Such a reduction will prove more difficult with the new in-year spending increase for residential electricity subsidies announced last month (costing about $1 billion per full year and $250 million for the remainder of this fiscal year) and the possibility that the new pension accounting practices advocated by the Auditor General will add more weight to  the deficit But I wouldn't rule out the possibility.
[1] This government consistently overestimates the deficit and then beats that target, sometimes by quite a ways.
[2] With better than planned revenue driving down the deficit last year, the government is now, in effect, forecasting only a $700 million reduction in the deficit this yearThis is much less than their previous estimates of the deficit reduction this year. 
[3] Real growth in the last two quarters reported was an  impressive 3% on an annualized basis.  Moreover, nominal economic growth is predicted to increase from 3.5% in 2015 to about 4.4% in 2016 by the banks.
[4] The Ministry of Finance stated  in its 2016/17 first quarter financial report that they have kept intact their billion dollar reserve.  if that reserve is not used, it will be applied against the deficit.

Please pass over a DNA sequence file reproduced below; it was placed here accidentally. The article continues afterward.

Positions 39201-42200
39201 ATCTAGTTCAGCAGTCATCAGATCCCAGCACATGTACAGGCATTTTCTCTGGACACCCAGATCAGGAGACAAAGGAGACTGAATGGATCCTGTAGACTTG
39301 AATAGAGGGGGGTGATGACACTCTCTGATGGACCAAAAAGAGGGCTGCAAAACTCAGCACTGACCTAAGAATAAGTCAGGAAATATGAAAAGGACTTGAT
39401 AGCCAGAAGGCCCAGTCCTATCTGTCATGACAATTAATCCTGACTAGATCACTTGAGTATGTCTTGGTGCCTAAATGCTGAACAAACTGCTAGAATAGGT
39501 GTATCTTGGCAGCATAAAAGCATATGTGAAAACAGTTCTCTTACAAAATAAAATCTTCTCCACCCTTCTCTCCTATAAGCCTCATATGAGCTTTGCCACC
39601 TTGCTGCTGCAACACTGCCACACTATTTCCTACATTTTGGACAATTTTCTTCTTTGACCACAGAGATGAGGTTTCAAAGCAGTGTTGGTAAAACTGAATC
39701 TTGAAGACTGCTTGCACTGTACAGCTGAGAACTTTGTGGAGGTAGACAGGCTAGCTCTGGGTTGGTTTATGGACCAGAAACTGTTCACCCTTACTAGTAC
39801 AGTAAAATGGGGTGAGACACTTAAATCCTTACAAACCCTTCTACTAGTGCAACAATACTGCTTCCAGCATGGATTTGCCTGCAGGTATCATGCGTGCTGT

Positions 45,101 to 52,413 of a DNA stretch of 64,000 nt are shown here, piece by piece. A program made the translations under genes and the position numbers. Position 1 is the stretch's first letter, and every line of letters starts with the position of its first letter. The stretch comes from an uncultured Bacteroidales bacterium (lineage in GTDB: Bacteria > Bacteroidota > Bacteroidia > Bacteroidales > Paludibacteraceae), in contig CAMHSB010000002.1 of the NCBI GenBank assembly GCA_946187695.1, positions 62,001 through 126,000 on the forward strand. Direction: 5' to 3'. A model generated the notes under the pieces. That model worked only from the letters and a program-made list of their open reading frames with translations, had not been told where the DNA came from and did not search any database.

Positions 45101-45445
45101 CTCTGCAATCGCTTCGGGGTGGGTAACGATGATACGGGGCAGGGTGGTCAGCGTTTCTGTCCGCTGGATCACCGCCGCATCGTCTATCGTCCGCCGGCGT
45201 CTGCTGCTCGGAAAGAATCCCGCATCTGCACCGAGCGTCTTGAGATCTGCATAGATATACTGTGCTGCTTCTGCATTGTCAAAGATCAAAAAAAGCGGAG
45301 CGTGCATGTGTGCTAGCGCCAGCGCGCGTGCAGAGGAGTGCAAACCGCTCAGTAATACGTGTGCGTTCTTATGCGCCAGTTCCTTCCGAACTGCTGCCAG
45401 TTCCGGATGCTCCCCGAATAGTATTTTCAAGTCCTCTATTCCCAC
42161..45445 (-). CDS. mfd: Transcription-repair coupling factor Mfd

While we may get some sense of the progress they are making when next year’s Budget is released, we probably will not know for sure until the next Public Accounts come out in late September 2017.   But, with an election only half a year later, that would be perfect timing for the Liberals to announce a major reduction in the deficit, and force the Conservatives, who have banged on about  deficits, to eat their words.


Popular posts from this blog

Public sector employment in Ontario is far below the rest of Canada

The suggestion that Ontario has a deficit because its public sector is too large does not bear scrutiny. Consider the following. 

Public sector employment has fallen in the last three quarters in Ontario.  Since 2011, public sector employment has been pretty flat, with employment up less than 4 tenths of one percent in the first half of 2015 compared with the first half of 2011.

This contrasts with public sector employment outside of Ontario which has gone up pretty consistently and is now 4.7% higher than it was in the first half of 2011.

Private sector employment has also gone up consistently over that period. In Ontario, it has increased 4.3% since the first half of 2011, while in Canada as a whole it has increased 4.9%.